Backyard chicken-keeping is gaining momentum in Anchorage. Partly due to increased attention to food costs and sustainability, but largely due to an ordinance passed back in April. Now that chicken owners can be more open about their lifestyle choice, we can get a peek into what it’s like to raise poultry in an urban environment. Or at least as urban as it gets in Alaska.
I’m in Peggy Wilcox and Theo Graber’s backyard in downtown Anchorage. I’m standing in front of what is called a “chicken tractor” a small chicken coop with wheels for easy mobility. To Theo, it’s not just a coop, it’s a lovingly-constructed masterpiece. The windows have custom-made trim, and the roosting box is easily cleaned because of the drawer that Theo installed. It’s time for a treat, a mix of seeds and barley called “Chicken Scratch” that the birds love to eat.
Peggy and Theo have had their chickens for two months now. They decided to embrace the chicken keeping lifestyle after the assembly passed an ordinance allowing Anchorage residents to keep up to five chickens.
“We were talking about it once the Assembly started talking about it, and then as soon as they passed it, Theo built this great chicken tractor.”
“And we went and got some chickens and it’s actually been really, really fun.”
Originally put off at the thought of naming chickens that they might end up eating, they found a compromise.
“We didn’t know what to name the chickens, we were a little nervous about naming them because we were afraid that eventually we might end up eating them. So we named them after food. The white one is the spunkiest one, so she became General Tzao. Then the three golden comets are Stewed, Fried, and Baked.”
“And you can tell them apart fairly easily?”
“No, they’re kind of collectively stewed, fried, and baked. If we spent more time with them, sure we could tell them apart. But we don’t so much. We just refer to them generally as chickens.”
They like their chickens so much that they wanted to keep an eye on their coop, even away from the house.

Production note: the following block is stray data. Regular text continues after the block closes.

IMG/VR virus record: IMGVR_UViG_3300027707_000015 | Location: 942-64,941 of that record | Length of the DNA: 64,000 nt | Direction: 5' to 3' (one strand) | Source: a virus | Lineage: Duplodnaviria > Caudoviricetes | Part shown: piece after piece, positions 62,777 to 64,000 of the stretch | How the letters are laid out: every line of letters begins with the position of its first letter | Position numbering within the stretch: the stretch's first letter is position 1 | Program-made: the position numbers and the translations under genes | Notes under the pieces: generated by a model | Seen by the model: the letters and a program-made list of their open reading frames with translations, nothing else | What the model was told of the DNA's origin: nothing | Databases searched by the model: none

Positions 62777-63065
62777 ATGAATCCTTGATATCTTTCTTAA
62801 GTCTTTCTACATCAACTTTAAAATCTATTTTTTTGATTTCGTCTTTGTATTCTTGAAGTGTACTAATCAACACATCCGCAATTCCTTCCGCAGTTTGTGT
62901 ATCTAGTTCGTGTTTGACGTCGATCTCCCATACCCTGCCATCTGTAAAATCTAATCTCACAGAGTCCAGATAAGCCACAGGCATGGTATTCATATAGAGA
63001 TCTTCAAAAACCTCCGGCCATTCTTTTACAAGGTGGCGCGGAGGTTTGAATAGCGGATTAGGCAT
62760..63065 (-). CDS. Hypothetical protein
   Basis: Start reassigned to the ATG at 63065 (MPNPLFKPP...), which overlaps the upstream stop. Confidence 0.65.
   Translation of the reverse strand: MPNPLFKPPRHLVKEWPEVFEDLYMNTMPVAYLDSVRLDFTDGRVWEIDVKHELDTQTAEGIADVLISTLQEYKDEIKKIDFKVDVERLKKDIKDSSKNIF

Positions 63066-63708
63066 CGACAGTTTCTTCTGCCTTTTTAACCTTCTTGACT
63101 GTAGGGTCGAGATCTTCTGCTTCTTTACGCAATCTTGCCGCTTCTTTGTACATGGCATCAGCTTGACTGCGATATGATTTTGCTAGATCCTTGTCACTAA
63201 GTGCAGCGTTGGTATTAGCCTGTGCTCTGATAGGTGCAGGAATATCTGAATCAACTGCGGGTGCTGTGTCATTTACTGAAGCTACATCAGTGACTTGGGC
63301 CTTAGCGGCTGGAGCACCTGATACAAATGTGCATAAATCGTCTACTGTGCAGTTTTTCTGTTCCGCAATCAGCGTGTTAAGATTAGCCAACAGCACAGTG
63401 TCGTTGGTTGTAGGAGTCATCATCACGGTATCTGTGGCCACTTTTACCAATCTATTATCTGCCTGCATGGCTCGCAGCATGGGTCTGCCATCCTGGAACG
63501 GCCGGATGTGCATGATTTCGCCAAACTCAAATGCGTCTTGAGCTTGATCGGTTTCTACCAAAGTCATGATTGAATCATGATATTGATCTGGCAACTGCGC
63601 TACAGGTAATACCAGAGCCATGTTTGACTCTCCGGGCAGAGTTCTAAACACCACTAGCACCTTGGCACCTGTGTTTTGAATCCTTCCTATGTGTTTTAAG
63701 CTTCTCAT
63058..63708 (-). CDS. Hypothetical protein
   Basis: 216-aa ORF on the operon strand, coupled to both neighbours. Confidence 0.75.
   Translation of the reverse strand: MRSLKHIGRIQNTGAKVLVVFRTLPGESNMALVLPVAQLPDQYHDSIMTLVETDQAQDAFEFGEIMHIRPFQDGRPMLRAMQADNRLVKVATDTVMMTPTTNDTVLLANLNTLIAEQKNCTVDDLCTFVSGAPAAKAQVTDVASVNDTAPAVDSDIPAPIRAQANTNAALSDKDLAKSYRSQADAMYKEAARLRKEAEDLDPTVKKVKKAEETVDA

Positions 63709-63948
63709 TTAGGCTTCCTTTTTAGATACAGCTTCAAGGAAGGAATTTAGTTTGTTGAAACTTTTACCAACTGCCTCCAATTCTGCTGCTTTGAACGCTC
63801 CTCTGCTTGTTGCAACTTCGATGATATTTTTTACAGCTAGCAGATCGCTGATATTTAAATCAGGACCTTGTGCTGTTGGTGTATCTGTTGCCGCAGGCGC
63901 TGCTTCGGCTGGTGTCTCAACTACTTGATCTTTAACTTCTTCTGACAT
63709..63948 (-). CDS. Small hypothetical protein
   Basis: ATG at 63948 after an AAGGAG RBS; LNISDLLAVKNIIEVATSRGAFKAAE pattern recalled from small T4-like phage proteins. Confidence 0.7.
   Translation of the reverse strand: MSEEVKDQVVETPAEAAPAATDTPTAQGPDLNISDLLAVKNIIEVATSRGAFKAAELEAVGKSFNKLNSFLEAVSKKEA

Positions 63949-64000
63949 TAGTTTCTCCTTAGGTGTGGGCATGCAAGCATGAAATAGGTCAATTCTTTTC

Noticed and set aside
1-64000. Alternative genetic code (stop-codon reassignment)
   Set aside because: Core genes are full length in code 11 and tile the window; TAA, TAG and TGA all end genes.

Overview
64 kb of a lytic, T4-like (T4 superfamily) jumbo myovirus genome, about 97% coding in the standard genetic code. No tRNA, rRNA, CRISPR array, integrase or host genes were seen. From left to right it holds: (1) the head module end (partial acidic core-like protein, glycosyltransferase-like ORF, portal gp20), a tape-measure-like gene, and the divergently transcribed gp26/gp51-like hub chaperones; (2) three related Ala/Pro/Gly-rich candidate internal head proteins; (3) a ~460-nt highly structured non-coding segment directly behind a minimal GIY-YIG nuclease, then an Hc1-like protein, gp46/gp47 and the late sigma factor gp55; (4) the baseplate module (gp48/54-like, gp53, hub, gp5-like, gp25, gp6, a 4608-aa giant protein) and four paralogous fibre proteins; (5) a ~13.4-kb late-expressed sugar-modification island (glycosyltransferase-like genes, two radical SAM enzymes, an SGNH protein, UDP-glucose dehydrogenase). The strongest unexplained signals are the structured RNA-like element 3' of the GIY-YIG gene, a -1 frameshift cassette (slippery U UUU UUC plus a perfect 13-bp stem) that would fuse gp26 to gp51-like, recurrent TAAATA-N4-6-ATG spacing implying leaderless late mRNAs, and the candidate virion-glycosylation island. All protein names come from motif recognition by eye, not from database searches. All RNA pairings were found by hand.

“We have a chicken cam. It is a remote camera so we can watch them from inside or listen to them to make sure the dog’s not going after them.”
With so many Alaskans like Peggy and Theo who want to keep chickens, the UAF Cooperative Extension Service holds workshops called “Chicken University. Stephen Brown teaches the workshops around Alaska. He covers how to house and care for chickens properly, which can be more complicated than a lot of people think.
“The big thing is making sure that people know what they’re getting into. It’s more than just buying a bird.”
But he says people shouldn’t let the potential start-up costs intimidate them.
“We jokingly say that any good Alaskan has enough stuff in their front yard to keep chickens if you’re clever enough.”
Brown got started teaching the Chicken University workshop when he noticed an increased interest in raising chickens in Alaska. But he also noticed that a lot of people didn’t have much information to start with, and some were being taken advantage of.
“What really prompted my most recent interest is we saw ‘guaranteed laying hens’ were being advertised for $100, and people were buying them.”
Certain varieties of chicken can run into the hundreds, but it’s more common to find laying hens available for $15 to $20, or even for free.
Brown says people choose to raise chickens for a variety of reasons.
“People realize that in Alaska, we’re at the end of the food chain. And if something interrupts that, we’re in trouble. So, keeping chickens is a way of having food security. Another reason is that people want to know where their food is coming from.”
Brown says that while there has been a definite increased interest in raising chickens in Anchorage, not much has changed since the ordinance passed two months ago.
“I haven’t seen a big increase since that ordinance went through, which tells me that people who wanted to keep chickens were already keeping chickens.”
While Peggy and Theo did wait until it was legal to keep their chickens, they don’t see a reason for people to wait anymore.
“And it’s what, 10-15 square feet? What, four feet tall? Takes up very little room. It’s fun, you get to have chickens around, and you get to have fresh eggs. There’s really no downside that we’ve seen.”
You can also keep an eye on Peggy and Theo’s chickens by going to www.chickenbungalow.com. To find out more about raising backyard chickens, Stephen Brown recommends an online search for “Cooperative Extension Service.” Stephen will also be teaching his “Chicken University” workshop tonight at 7 p.m. at the Alaska Zoo as part of their Summer Nights at the Zoo series.
Stephen Brown can be contacted at scbrown4(at)alaska.edu or by phone (907) 745-3639